The Cooperation Council for the Arab States of the Gulf (GCC) is one of the most influential regional organizations in the Middle East, comprising of six member states. These are Bahrain, Kuwait, Oman, Qatar, Saudi Arabia, and the United Arab Emirates. Like the EU, these states work incorporation in matters of international trade mostly because they have similar resources to export and similar import needs.
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However, this arrangement is primarily a trade rather than a political one, and, unlike the EU, each of the countries has full political autonomy. It has been suggested that the nations would best function if they were to operate as an economic and political entity like the EU, with members ceding some of their political freedom and sovereignty to the bloc. This would inevitably make them a more dominant force in both global politics and trade, just like the EU. However, this would not be an easy process, and there are numerous factors that need to be taken into account before such a move is attempted.
With a powerful political block in the Middle East region, it is easier to come up with home-grown solutions because resources can be mobilized within the block to deal with regional security issues rather than wait for the US and NATO to take action. However, this advantage is overshadowed by a series of potential weaknesses that would emerge were the nations to cede their sovereignty.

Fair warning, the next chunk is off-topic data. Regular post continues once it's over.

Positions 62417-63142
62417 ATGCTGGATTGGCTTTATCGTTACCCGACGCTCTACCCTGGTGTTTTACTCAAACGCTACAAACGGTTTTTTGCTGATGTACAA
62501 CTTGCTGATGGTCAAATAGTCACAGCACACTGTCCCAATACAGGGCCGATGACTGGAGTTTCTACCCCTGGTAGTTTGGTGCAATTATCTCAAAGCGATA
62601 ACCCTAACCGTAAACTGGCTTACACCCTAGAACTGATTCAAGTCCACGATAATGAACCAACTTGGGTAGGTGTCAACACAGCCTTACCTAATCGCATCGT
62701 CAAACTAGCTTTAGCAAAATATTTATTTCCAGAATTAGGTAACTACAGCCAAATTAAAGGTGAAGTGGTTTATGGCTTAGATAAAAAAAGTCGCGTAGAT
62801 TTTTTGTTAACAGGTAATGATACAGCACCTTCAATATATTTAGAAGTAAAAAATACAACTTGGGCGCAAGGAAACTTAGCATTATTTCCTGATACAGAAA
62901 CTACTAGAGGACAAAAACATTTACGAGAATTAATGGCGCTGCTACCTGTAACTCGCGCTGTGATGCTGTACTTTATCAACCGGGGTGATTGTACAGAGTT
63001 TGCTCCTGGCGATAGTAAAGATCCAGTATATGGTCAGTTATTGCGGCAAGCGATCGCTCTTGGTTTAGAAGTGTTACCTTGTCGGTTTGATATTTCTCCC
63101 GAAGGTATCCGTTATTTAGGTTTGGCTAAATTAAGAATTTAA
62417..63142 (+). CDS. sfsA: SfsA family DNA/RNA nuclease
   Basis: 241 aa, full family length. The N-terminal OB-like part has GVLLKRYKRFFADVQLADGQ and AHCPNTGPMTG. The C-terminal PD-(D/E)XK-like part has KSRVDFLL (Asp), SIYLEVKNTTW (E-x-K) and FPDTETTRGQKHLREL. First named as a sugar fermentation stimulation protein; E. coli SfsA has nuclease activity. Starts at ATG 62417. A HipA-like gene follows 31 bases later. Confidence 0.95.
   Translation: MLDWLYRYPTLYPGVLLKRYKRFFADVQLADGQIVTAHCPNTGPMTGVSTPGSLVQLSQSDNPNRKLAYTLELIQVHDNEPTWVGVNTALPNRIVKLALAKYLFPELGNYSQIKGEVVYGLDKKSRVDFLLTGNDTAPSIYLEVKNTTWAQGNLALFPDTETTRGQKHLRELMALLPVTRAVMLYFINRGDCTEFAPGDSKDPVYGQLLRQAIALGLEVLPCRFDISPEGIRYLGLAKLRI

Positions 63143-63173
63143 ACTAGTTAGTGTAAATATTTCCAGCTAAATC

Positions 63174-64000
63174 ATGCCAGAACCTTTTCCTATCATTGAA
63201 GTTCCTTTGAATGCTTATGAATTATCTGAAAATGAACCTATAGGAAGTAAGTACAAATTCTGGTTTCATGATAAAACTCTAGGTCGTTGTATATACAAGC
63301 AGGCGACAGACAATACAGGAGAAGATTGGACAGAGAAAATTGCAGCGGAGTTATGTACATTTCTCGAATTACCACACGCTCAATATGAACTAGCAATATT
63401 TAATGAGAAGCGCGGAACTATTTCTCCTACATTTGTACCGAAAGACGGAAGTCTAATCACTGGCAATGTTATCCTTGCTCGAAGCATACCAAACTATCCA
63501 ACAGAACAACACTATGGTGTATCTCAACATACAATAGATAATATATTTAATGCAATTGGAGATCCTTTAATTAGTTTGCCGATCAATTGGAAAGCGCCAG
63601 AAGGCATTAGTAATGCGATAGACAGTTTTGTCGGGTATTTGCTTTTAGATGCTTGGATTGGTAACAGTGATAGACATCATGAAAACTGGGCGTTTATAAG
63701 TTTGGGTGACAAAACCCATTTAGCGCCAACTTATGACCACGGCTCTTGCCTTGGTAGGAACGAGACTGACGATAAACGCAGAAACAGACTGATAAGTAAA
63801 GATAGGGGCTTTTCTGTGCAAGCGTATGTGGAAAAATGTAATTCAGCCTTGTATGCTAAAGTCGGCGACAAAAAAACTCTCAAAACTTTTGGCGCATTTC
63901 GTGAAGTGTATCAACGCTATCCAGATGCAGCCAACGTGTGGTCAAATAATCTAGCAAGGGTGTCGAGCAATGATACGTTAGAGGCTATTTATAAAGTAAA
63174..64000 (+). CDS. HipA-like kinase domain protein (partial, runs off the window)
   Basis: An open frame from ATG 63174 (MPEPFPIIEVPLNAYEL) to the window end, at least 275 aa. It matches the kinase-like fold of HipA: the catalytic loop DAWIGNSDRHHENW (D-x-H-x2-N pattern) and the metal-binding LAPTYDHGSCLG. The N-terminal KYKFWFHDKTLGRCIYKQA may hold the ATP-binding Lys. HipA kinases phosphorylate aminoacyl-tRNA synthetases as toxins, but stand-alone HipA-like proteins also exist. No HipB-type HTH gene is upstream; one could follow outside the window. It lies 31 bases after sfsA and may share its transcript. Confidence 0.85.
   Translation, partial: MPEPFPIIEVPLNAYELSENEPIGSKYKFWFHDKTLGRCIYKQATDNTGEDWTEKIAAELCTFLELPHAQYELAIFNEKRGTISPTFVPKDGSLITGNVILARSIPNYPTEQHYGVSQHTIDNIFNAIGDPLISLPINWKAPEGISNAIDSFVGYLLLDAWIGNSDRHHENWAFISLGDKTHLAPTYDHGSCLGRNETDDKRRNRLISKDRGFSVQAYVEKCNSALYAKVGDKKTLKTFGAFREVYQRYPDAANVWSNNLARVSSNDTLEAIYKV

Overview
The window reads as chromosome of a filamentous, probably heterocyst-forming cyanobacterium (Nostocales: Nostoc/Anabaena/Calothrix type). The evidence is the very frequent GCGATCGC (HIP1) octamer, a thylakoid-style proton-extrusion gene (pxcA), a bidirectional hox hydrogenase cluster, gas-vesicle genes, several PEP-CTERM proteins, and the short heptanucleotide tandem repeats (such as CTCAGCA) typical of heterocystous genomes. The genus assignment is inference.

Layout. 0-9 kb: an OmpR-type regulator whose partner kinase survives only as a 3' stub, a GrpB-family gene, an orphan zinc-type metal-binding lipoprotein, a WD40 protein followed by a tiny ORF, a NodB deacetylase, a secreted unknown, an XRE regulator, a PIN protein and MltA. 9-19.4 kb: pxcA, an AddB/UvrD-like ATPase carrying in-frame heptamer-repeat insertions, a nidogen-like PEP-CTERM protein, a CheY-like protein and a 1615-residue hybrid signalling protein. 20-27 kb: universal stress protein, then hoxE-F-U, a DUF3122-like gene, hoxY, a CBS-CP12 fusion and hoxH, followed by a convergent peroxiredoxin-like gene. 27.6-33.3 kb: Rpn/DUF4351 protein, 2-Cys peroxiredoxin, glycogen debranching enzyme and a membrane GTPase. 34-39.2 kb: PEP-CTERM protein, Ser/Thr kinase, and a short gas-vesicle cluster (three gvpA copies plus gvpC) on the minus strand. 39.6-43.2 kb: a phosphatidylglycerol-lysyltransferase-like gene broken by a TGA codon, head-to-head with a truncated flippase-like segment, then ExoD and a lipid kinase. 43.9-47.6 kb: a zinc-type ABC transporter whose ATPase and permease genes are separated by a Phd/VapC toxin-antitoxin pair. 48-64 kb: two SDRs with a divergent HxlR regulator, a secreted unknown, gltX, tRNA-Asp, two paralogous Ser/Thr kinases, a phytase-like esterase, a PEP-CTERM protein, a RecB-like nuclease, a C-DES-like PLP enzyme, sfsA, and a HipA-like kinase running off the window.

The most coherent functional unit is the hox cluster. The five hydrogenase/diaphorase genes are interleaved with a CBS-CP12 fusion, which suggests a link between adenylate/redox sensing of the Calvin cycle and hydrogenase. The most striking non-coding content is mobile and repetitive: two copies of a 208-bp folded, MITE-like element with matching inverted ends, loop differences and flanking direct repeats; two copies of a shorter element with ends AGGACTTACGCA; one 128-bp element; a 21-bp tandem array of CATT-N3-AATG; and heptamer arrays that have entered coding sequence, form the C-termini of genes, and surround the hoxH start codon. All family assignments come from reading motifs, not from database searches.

For example, despite the allure of a stronger regional economy, it is worth noting that all EU members were forced to bear disastrous consequences of the actions of a few nations in the recent economic crisis that crashed their economies. Ergo, the nations in GCC, as a political, economic entity, will be more vulnerable to economic crises because mismanagement in one economy could have far-reaching regional implications on the others.
In addition, such an economic block would require a monetary union. While a common currency may appear to be a good idea on the face of it, there are several challenges that are bound to arise. For example, countries with strong economies will be disadvantaged by their neighbors with weaker economies. In addition, individual currencies may be weakened by a regional currency, which may result in compromising local economies for the sake of the bloc. Finally, many of these countries have established individual trading relationships with international trading partners, and the bloc may hamper such connections.
Most of the nations are members of other trading organizations such as OPEC. Therefore, should GCC become an alliance, there may be a conflict of interest, and the economies of individual states may be negatively affected if they have to choose between old trading partnerships and the new union. At the end of the day, it must be admitted that there are distinct advantages to having a union like the EU. Nevertheless, in view of the aforementioned evidence, it is in the best interest of all stakeholders for the status to be maintained.